If you have a decent quality colour laser printer, you may have noticed that it tends to use yellow toner cartridges slightly more quickly than other colours, apart from black.
One reason for this might be that every page printed contains concealed information about the printer’s make and serial number, coded into tiny yellow dots. Suspicious patterns of dots have been observed on pages output by many popular quality printers, and in the case of Xerox, the Electronic Frontier Foundation has here unravelled the hidden signatures left by its DocuColor models, and obtained hundreds of US Government documents about these codes.
This is an interesting example of steganography, widely considered the intellectually inferior sibling of cryptography. Whilst cryptographers such as Bruce Schneier, who obscure the content of their messages, are often celebrated as geniuses, steganographers, who endeavour to conceal the whole message, themselves remain obscure.
If you want to experiment with steganography, the free Outguess will hide one document inside an image file.
Wartime triumphs in breaking encryption, as in Bletchley Park’s Enigma crack, and using it for clandestine operations in occupied France, have formed the basis of many exciting books and movies, in which the brilliance of the code makers and breakers has been matched by the bravery of the operators. Hiding messages and maps in microdots, and other forms of steganography, has in contrast been depicted as the work of anonymous artisans.
Yet some of our everyday applications employ steganography, usually behind our backs, and without our knowledge or consent.
Microsoft Word has long been known for its propensity to retain long-forgotten chunks of content in its files, particularly when documents have been written out using the ‘fast save’ option and have never been ‘saved as’ a fresh document. If you use Word’s feature to track changes in a document, and run through many revisions before ‘fixing’ your changes, do not forget that others who obtain even legitimate copies of that file may be able to read much of what was in those earlier drafts.
Although the organisation is now defunct, many of the Word documents published by the Iraq Coalition Provisional Authority (formerly at http://www.cpa-iraq.org/) contained copious quantities of intelligence reports and other sensitive material. These came to light when those routine reports were being used for study purposes, but you do not even need a copy of Word to see that hidden content: simply open the document using a plain text editor, and it is there for all to see.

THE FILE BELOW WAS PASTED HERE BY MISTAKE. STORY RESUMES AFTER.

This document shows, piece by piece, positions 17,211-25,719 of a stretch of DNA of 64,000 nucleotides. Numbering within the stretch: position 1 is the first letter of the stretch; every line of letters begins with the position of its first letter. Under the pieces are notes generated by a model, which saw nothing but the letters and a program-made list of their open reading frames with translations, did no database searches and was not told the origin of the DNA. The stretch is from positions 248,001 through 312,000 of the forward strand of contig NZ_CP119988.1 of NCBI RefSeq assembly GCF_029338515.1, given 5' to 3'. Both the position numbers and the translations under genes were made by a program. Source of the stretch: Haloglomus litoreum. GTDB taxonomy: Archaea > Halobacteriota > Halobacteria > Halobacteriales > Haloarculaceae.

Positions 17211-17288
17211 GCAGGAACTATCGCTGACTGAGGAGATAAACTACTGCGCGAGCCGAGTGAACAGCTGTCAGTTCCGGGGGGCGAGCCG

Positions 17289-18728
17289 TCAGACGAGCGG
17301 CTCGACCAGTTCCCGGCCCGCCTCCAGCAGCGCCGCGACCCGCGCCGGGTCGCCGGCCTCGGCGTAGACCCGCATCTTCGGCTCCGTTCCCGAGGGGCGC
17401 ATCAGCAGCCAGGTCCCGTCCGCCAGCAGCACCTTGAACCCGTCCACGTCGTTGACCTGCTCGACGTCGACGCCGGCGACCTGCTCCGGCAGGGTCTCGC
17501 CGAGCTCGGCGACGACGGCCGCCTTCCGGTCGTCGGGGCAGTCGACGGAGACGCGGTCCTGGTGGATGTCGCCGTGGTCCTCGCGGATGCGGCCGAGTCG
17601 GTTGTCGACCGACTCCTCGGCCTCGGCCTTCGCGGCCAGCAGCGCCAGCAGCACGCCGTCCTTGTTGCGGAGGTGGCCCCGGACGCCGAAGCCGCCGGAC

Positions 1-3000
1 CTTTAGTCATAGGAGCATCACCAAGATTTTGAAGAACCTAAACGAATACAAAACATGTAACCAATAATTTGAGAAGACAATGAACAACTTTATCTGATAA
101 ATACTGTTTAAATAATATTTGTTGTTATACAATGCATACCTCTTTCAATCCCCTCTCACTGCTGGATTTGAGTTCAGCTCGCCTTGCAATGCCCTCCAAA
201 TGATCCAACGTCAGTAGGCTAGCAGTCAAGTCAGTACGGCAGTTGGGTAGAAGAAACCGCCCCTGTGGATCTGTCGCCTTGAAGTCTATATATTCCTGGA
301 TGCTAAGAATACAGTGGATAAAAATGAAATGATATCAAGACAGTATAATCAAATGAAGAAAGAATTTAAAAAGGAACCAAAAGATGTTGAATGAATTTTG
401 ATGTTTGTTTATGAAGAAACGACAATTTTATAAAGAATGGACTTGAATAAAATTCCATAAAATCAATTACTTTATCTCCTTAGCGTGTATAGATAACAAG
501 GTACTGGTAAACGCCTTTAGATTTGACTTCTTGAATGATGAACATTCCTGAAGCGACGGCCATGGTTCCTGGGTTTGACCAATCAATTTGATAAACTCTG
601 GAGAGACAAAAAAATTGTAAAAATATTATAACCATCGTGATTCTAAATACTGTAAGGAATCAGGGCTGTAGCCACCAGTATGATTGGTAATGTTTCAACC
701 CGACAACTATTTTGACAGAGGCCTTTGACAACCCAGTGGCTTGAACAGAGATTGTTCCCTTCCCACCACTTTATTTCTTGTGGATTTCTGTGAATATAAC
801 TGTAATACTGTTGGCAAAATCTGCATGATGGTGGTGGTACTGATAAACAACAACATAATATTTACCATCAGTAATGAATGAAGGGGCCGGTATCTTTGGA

Whilst Word may be the most common culprit, it is by no means the only application capable of leaving potentially embarrassing hidden content in documents. Some applications may save clipboard contents and other scratch materials in files, unprotected iTunes tracks contain information about the purchaser, and there can be similar surprises in PDF. Mark-up languages such as HTML, and programming source code, offer ample scope and varied means of leaving comments and other inactive text too.
Before publishing any document, particularly in a format known for retaining previous content, authors must fix changes if using an option to track them, then save the document as a fresh file to cleanse it as thoroughly as possible. It is also worth taking a quick look at text content of binary files using a plain text editor before uploading them for all to pore through.
Despite early speculation that the terrorists involved in the 9/11 attacks had used steganography to conceal maps and other documents in widely-accessible images on websites, no evidence has been found so far. However there remain many spam email messages that cannot be explained in terms of payloads worth delivering or malware origin, and some have speculated that these could easily be steganographic broadcasts. These might perhaps be in the vein of ‘number stations’ – espionage-associated radio transmissions consisting of recitations of numbers, presumably encrypted messages intended for agents in the field.
We don’t hear much about steganography, and it lacks the glamorous Bondian image of cryptography. But out in the real world, I reckon it is just as important.
Updated from the original, which was first published in MacUser volume 23 issue 16, 2007.